The Hamiltonian path problem is NP-complete in general, so only heuristics could exist if P≠NP.

The rotation-extension heuristic may be the simplest heuristic:

```
Input: undirected graph G with size n
Let P be a path
Let e be a random edge of G
P:=[e]
Loop:
If Extension(G,P)≠∅:
P:=Extension(G,P)
Goto Loop
Let Π be the family of the Posa extensions¹ of P in G
For π in Π:
If Extension(G,π)≠∅:
P:=Extension(G,π)
Goto Loop
{Remark: The heuristic is not able to extend the path, so we must stop}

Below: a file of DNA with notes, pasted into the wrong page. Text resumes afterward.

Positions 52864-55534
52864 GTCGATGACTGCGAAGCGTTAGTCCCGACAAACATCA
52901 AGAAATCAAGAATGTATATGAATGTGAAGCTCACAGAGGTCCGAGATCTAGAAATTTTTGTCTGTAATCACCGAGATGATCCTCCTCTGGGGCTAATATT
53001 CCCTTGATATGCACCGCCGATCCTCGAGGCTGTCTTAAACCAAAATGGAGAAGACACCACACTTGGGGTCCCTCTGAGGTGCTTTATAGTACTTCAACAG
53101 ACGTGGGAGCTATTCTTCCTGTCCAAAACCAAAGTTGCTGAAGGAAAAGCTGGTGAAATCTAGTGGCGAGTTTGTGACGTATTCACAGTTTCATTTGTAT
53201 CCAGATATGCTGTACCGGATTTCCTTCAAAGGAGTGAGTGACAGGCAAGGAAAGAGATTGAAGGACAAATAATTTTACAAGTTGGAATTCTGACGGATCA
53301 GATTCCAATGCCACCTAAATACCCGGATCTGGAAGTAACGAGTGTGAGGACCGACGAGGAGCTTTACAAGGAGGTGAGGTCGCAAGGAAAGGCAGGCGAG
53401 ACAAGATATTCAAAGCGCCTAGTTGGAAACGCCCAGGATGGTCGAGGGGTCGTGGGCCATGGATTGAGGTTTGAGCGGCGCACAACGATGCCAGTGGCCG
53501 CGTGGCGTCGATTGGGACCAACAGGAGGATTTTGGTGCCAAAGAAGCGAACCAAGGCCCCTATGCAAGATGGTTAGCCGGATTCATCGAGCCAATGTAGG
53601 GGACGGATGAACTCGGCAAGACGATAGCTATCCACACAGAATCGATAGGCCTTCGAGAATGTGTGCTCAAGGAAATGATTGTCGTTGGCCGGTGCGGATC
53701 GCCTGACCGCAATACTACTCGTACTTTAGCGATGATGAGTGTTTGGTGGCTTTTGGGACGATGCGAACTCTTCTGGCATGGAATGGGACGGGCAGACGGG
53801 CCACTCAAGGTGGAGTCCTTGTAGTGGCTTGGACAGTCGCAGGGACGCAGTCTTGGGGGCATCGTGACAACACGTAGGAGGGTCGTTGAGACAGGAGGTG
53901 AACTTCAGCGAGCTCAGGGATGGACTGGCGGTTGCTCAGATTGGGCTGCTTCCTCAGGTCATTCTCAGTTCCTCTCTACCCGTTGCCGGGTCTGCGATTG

If P is a hamiltonian path, return P, otherwise stop without returning anything.
Subprocedure: Extension
Input: undirected graph G and a path P⊆G
For x in vertices of G:
if x is connected with one of P's endpoints p:
Return P+(p,x)
Return ∅
1: as defined in https://www.sciencedirect.com/science/article/pii/S0012365X06005097
```

In other words, the program finds extensions and extensions after rotations until there're none, and return a hamiltonian path if there is one.

For more sophiscated heuristics, one can use methods from the Flinders Hamiltonian Cycle Project.